Insects that infest trees and bore into the wood have wreaked havoc with millions of acres of forested land across the United States over the past decade. The two main types of these boring insects are flat-headed wood borers and clearwing borers, both of which tunnel their way under tree bark and feed there, impairing the tree's ability to move sap and water. Over time, this damage causes a variety of problems, including girdling the trunk and weakening the structure, both of which eventually cause the tree to die.
Borers strike forests and suburban trees
Borer infestations are not limited to large forests. Homeowners with just one or a few trees on their property can also be susceptible to these destructive insects. While the infestation can occur organically by the natural spread of the insects from one tree to another in a general area, they can also be brought into the property through deliveries of firewood or when bringing in young trees and bushes to plant. To avoid this, homeowners should never purchase or bring in firewood or trees and bushes for planting that has been cut or grown in areas where boring insects are known to be a problem.
Signs of a borer infestation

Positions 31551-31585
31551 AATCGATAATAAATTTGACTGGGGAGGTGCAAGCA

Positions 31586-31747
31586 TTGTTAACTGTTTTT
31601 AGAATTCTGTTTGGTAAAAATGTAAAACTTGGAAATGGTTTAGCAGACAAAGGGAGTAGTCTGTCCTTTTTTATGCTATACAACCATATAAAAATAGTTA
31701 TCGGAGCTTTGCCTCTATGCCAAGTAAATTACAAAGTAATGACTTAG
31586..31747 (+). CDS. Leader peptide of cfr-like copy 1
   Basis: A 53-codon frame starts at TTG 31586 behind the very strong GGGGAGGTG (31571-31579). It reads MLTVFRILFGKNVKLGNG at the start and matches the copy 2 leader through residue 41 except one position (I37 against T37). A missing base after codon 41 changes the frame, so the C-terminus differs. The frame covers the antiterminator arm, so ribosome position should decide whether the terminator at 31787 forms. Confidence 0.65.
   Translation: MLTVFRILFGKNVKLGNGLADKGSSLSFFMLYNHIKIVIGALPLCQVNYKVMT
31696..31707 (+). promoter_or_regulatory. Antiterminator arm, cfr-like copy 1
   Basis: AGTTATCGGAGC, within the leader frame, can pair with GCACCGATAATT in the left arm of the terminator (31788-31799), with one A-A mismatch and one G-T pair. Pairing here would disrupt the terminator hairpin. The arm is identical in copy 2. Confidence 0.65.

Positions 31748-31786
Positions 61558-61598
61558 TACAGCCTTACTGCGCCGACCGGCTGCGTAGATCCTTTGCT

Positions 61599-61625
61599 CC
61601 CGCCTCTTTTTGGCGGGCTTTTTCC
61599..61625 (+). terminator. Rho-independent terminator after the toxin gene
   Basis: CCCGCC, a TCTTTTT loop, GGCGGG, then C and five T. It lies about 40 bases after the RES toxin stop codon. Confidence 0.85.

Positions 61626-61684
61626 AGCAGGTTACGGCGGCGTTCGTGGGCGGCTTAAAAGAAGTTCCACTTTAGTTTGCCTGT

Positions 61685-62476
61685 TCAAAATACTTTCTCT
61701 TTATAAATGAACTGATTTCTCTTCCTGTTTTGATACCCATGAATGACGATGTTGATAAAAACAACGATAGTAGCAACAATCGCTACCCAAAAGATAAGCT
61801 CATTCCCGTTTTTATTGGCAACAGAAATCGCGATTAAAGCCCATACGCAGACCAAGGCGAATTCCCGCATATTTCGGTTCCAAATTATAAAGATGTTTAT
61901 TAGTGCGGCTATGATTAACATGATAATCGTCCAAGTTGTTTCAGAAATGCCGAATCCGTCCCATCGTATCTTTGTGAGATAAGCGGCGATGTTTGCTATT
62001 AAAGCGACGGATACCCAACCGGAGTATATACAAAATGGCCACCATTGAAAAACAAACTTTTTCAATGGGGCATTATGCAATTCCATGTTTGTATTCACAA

Besides avoiding the possibility of bringing boring insects onto the property in firewood or infested trees and bushes, homeowners should also take time to learn to recognize the signs that their trees may be suffering a wood borer infestation. These can include:
- seeing the actual insects or their larva
- finding wood dust and substances that resemble fine shavings at the base of the tree
- seeing patches of bark that have buckled and come loose from the tree
- seeing signs of chewing and burrowing in the bark of the tree
- noticing patches of dead limbs in the crown of the tree
Frequent inspections to look for signs of a wood-boring insect infestation can help homeowners discover this activity in the early stages of infestation before major damage has occurred.
Using pruning and trimming to curb infestations
If the infestation is caught in the early stages, before the tree is damaged to the point of causing it to die, careful pruning and trimming may be helpful in curbing the infestation and saving the tree. Homeowners should understand, however, that complete removal of the tree may be needed to preserve the health of neighboring trees, should the infestation be a serious one.
To learn more about keeping backyard trees healthy and pest free, homeowners can contact a reputable tree care company in their area.